Doing SOMETHING Right

A runner buddy sent me an article from the Runner's World column "Ask Coach Jenny" about hot weather running. Despite feeling like a weenie when I do the 4:1, I'm doing what I need to do right now. Read on---

Marathon Training in the Heat and Humidity
Hi, Coach Jenny. I'm training for a marathon and I'm having a heck of a time getting acclimated to the weather. (I live in Georgia, and it's very hot and humid.) I've tried changing the time of day I run, but with the temperature being in the 80s with high humidity in the morning and at night, it's still quite a challenge. Is there a way I can get used to the weather so it doesn't slow me down so much? It's hard to enjoy a run with squelching heat and humidity! - Amee


Hi, Amee! The heat can suck the life out of you. But the good news is there are a lot of tricks you can implement to get in your marathon training. The first one is to avoid trying to "beat" the heat. You can't beat it, but you can learn to work with it. Understand that when the heat and humidity are both high, you'll need to tweak your training strategy. Think of heat and humidity the way mountain climbers think of altitude as they climb Everest. The higher they go, the harder it gets because of the altitude and oxygen. But they do acclimate to a degree...


With heat and humidity, the higher they rise, the harder it is for your body to cool itself. It becomes a battle for blood—the muscles want it so they can move, and the skin wants it so it can cool your body. Like the Everest climbers, your body will acclimate, learning to sweat more, allowing your body to cool more efficiently. But the real key to running in the heat is to learn to modify your effort level and strategy and work with it. And here are a few ways you can do that and make friends with the heat:


  • Slow your running pace on your long runs and add a 1- to 2-minute walk break every 4-6 minutes. Although you may think walking will slow you down, it will do the exact opposite. Those breaks will allow your heart rate and body core temp to drop or maintain, allowing you to continue to run at the same effort level. They'll also allow you to run stronger over the long run on average in the heat and humidity. The power walk breaks prevent your body core temps from rising too high.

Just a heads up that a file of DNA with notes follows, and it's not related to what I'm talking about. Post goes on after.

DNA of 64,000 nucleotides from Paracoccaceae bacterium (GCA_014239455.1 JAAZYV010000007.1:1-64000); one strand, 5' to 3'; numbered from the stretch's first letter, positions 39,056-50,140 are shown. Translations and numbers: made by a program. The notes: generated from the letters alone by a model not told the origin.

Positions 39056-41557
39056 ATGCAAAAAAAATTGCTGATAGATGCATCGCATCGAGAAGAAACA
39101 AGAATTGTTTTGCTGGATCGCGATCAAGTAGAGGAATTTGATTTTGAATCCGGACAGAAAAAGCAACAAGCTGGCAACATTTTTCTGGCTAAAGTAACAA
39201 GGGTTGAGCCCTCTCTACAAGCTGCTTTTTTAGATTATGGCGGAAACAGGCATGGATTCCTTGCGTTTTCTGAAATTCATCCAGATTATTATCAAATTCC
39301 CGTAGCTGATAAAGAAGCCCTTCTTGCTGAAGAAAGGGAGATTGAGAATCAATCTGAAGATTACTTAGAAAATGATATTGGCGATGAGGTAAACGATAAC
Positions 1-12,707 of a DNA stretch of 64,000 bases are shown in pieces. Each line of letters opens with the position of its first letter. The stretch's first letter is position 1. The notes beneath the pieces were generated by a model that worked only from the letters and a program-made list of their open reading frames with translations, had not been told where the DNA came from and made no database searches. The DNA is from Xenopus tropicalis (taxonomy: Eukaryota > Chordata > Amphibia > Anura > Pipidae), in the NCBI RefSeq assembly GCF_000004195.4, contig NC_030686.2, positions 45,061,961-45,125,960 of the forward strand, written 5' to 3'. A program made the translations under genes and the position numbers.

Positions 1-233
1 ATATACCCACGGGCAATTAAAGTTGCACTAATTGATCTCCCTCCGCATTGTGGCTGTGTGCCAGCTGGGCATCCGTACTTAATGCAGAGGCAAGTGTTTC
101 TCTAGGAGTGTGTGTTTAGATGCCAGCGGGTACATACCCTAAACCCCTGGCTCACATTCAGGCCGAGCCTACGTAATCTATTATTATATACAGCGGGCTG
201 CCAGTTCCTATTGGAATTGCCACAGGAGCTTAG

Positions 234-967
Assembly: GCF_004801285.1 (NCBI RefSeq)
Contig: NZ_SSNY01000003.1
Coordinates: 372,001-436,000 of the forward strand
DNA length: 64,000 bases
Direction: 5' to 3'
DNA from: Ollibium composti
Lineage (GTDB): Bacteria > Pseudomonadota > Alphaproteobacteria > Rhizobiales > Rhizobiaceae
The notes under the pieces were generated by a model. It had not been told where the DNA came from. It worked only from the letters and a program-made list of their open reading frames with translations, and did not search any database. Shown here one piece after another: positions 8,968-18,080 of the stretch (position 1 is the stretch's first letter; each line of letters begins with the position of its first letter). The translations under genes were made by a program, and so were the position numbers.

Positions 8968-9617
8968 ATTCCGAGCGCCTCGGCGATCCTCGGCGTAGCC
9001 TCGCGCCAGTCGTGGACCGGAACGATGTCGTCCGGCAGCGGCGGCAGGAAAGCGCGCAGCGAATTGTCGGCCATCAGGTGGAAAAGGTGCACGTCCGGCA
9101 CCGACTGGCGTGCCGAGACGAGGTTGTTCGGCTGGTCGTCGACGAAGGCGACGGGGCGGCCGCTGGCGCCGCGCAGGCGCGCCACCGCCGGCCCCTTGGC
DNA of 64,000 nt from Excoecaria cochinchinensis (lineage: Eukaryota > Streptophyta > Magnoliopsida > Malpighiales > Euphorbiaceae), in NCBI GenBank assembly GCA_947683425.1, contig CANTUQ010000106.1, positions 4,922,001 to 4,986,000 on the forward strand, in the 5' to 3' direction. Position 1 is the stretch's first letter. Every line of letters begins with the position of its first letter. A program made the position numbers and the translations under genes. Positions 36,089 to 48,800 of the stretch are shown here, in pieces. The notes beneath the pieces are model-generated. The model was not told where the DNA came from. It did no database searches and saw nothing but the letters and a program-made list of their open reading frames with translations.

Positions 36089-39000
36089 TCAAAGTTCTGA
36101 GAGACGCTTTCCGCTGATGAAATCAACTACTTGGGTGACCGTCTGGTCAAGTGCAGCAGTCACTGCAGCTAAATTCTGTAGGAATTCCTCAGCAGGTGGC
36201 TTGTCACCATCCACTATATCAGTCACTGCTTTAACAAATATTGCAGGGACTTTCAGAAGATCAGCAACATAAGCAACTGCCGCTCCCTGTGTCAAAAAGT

Incorporate 30-second to one-minute walk breaks in your shorter runs as well. Again, it will allow you to get in your run with better quality and better allow you to acclimate to the heat.

  • If your training calls for a quality speed workout, consider running it indoors on a track or treadmill. You will get in a better run and reap the benefits of the speed in cooler temperatures.

  • Join a team (if you haven't already) to train with. Most of the training teams I am aware of in the south start their long runs at 4 a.m. to get it in before the temperatures rise. This may sound like a tough order, but training with a group makes it a little easier to get up and out earlier and getting in the long runs before the sun rises makes a significant difference.

  • As the summer draws to a close and the temperatures begin to drop, begin to shorten and/or eventually remove the walk breaks in order to prepare for the marathon.

  • Again, think of heat and humidity as something you need to work with rather than beat. It will never be "easy" to run in the heat, but it can be "easier." The minute you make friends and modify your training, your body will better acclimate and take you step for step through every mile needed to get to the marathon start line.

So, I'm actually doing EVERYTHING right. Good to know!


On the shoe front, the lovely Asics Gel Nimbus 9's hurt my feet. And they are too wide in the toe box. And they don't provide the stability I need. They make me feel like I'm running in clown shoes. Badly. They went back to the store last night (I had the foresight to only run indoors on the track and treadmill in them just in case). The quest for the right shoe continues....


Comments

tamara said…
Thanks for sharing the article! It has some great tips for our lovely climate. And I know what you mean about the shoe thing... I can't seem to find that perfect balance. Good luck!